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Market News, Recipes

3 Unique Meals for National Catfish Day on June 25th

The ubiquitous King of the River and the South’s favorite fish has to be the Catfish. While it may look humble (and a little creepy, let’s be honest), the catfish has remained a tried and true Southern delicacy. Who doesn’t have fond memories of Dad coming home with the summer catch and Mom frying up a batch for dinner?

The flavor of the fish is mild and flaky, which makes catfish the perfect canvas for experimenting with new flavors. Plus, catfish is high in vitamin D and has relatively low levels of omega-3 fatty acids and a much higher proportion of omega-6 fatty acids. So, let’s celebrate our bottom-feeding brethren and whip up some National Catfish Day inspired recipes! We know how much you love your fried catfish, but Farmview has a few different ideas – like a baked catfish recipe that will make you forget all about your deep fryer.

And, for the more adventurous palate, try some catfish recipes from around the world! Ever tried Vietnamese Ca Kho To? The recipe is amazingly easy to follow and your mouth will thank you for the experience. Try all of these catfish recipes for National Catfish Day on June 25th, and let us know which one is your favorite.

national catfish day

Recipe via Lana’s Cooking

Baked Catfish



Preheat the oven to 350 degrees. Combine the parsley, salt, paprika, thyme, oregano, basil and pepper in a small bowl, and sprinkle over both sides of catfish fillets. Place the fillets in a 9″x13″ baking pan that has been coated with non-stick cooking spray.

Add the melted butter, lemon juice and garlic powder to a small bowl. Mix well to combine. Drizzle the butter-lemon-garlic mixture over the fillets. Bake uncovered for 15-20 minutes or until the fish flakes easily.

*Purchase your catfish fillets at Farmview Market. We have some wonderful southern sourced frozen fillets with no preservatives. Inquire about them in the butcher shop.

national catfish day

Recipe via Deep South Dish

Cajun Catfish Courtbouillon


For the Roux

Whisk in flour and mix thoroughly to remove lumps.  Cook on low heat 3-4 minutes, until starts to darken.


Warm the seafood stock and set aside. In a large, heavy, lidded pot, warm up the roux over medium heat, stirring constantly. If you haven’t already, add the onion, celery and bell pepper to the roux and cook for about 3-4 minutes or until vegetables have softened. Add the garlic and cook another minute.

Using kitchen shears, chop the tomatoes in the can, and add to the roux and veggies. Add the diced tomatoes. Simmer, stirring occasionally, for about 30 minutes. Stir in the warmed seafood stock and add the salt, pepper and Cajun seasoning, and bring up to a boil. Reduce heat and simmer for about one hour, or until nicely reduced and thickened. Taste and adjust seasonings.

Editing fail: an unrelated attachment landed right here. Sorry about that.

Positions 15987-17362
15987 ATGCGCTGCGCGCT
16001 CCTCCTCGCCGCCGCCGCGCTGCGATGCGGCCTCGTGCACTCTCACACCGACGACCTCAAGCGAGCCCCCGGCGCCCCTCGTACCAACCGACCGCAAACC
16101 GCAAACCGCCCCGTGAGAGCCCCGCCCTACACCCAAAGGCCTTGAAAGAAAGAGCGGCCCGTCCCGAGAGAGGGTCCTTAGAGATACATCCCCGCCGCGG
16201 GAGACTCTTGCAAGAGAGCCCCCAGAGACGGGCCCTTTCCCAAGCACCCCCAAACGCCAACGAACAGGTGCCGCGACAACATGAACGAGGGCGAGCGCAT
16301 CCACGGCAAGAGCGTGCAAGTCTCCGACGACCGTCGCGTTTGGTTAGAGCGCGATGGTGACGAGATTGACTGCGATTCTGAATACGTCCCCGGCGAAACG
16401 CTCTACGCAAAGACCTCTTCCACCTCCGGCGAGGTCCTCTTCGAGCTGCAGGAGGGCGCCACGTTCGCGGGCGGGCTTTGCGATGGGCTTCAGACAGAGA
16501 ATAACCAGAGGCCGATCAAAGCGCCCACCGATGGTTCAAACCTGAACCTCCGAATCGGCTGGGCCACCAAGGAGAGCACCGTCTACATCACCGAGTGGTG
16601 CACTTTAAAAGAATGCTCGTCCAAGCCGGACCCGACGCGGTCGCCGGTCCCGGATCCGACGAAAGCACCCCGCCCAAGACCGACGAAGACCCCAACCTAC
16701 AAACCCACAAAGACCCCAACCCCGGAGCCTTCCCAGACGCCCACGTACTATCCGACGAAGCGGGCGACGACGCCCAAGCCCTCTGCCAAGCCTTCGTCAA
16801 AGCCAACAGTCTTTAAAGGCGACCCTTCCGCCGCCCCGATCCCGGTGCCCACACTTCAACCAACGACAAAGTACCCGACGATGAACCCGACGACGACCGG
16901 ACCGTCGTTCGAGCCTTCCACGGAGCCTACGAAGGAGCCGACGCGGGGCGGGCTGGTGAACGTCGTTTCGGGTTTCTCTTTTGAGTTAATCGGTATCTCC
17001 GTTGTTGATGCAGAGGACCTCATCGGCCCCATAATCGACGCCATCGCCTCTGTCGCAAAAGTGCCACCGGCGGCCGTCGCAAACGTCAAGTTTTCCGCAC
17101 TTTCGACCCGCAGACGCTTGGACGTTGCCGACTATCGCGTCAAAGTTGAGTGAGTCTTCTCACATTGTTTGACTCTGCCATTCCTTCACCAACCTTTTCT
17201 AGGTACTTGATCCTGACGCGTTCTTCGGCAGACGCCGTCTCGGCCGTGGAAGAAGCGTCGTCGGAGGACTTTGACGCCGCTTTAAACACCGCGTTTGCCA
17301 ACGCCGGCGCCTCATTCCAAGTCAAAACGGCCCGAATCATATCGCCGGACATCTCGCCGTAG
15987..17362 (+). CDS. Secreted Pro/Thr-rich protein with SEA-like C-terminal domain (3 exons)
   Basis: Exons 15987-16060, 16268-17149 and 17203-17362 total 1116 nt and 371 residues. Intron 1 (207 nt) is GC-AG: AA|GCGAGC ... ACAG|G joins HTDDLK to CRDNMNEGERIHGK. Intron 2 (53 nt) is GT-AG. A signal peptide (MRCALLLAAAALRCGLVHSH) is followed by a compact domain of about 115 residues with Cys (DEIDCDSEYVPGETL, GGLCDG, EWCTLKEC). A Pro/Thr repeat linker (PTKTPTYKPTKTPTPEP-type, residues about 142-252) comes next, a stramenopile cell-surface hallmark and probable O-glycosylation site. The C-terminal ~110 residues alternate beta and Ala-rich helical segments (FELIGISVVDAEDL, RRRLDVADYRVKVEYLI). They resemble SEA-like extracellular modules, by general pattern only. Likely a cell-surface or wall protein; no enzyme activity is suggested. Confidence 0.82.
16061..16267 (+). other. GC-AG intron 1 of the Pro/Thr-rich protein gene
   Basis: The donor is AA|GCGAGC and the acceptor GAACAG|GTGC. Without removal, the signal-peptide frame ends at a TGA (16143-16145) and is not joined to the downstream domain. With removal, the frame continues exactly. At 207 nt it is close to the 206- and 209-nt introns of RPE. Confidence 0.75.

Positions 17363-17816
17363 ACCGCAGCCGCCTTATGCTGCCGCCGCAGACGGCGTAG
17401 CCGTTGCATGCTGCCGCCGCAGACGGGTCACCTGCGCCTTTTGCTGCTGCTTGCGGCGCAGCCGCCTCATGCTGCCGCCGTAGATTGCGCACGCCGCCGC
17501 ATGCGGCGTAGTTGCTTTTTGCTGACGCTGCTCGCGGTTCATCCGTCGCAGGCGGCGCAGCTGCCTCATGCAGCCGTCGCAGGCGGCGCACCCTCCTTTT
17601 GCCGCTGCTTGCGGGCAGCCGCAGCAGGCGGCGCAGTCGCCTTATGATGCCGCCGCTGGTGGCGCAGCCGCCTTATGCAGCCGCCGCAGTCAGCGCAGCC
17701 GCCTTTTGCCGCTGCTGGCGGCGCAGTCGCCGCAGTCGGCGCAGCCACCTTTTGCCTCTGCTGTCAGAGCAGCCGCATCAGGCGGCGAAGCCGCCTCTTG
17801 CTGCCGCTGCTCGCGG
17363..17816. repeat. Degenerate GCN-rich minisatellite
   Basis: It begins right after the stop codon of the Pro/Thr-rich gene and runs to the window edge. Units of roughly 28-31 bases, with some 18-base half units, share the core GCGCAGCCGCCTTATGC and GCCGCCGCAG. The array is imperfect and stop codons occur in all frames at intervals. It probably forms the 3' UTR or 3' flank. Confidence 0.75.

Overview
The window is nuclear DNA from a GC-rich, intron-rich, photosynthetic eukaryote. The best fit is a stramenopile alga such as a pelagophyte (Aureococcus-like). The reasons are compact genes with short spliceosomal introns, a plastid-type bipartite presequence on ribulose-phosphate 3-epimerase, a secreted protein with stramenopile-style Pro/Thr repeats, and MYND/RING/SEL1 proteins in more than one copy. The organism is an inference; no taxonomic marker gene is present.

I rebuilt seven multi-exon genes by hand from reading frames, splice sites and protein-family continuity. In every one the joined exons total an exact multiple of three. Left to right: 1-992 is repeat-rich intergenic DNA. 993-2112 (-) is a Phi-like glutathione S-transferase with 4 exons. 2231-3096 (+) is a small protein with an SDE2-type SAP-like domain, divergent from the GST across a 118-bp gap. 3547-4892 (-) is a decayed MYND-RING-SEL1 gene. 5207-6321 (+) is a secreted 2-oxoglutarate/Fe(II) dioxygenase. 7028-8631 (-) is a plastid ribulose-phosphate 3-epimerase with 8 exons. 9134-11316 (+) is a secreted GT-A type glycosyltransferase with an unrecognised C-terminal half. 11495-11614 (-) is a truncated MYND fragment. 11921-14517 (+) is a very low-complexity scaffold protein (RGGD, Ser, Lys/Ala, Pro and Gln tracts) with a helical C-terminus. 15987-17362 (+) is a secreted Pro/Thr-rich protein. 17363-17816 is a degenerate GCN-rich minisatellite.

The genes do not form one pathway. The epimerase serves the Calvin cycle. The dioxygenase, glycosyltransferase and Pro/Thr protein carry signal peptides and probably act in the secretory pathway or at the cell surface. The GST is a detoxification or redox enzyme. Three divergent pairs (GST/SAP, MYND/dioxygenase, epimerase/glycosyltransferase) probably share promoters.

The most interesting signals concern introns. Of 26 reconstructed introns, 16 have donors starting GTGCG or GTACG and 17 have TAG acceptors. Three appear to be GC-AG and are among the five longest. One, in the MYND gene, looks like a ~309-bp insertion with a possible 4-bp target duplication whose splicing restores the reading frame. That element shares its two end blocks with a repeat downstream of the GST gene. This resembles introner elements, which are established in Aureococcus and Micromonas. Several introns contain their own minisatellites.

Add the fish to the top of the sauce, sprinkle it with a bit of salt and pepper, cover and simmer for 10-15 minutes, or until fish is poached and cooked through. Don’t stir!

Once the fish is poached through, carefully ladle the courtbouillon into a deep soup bowl, over steaming rice. Add a nice, mixed garden salad, a wedge of lemon, some fresh, hot French bread and always, hot sauce to pass at the table.

national catfish day

Recipe via The Ravenous Couple

Ca Kho To Vietnamese Braised Catfish in Clay Pot



Clean the fish steaks, rinse well and pat dry. Marinade with fish sauce, sugar, pepper, garlic and shallots for about 30 minutes to 1 hour.

In a clay pot, heat about 1 tbsp. of cooking oil on medium high and add the marinated fish. Allow to sear and brown for about 2-3 minutes before searing the opposite side for another few minutes.

In Vietnam, Ca Kho To is often cooked in a brown clay pot to retain heat and help in the caramelizing process, but it isn’t essential. This recipe calls for a Korean stone pot, but any thick pan or dutch oven that retains heat will do just as well.

Add the caramel sauce and just enough coconut juice to the level of the fish steaks. Cover and turn to medium low heat and allow to simmer for about 25 minutes (longer if you want it really soft), checking a few times to make sure that it’s not reduced too much.

Add more coconut juice or caramel sauce if needed. The fish will eventually caramelize and brown, as will the sauce which will be a thick, gooey consistency. Taste the sauce and make any final adjustments with fish sauce or sugar. Turn off heat and add additional fresh cracked pepper, green onions, and optional chili pepper.

For the Caramel Sauce:

All you need is sugar and water. Use about 2 tbsp. of sugar and 1/4 cup water and keep at a rolling simmer, stirring until it reduces and becomes dark brown, about 8 minutes. It should be a maple-syrup-like consistency. If too thick, just add more water.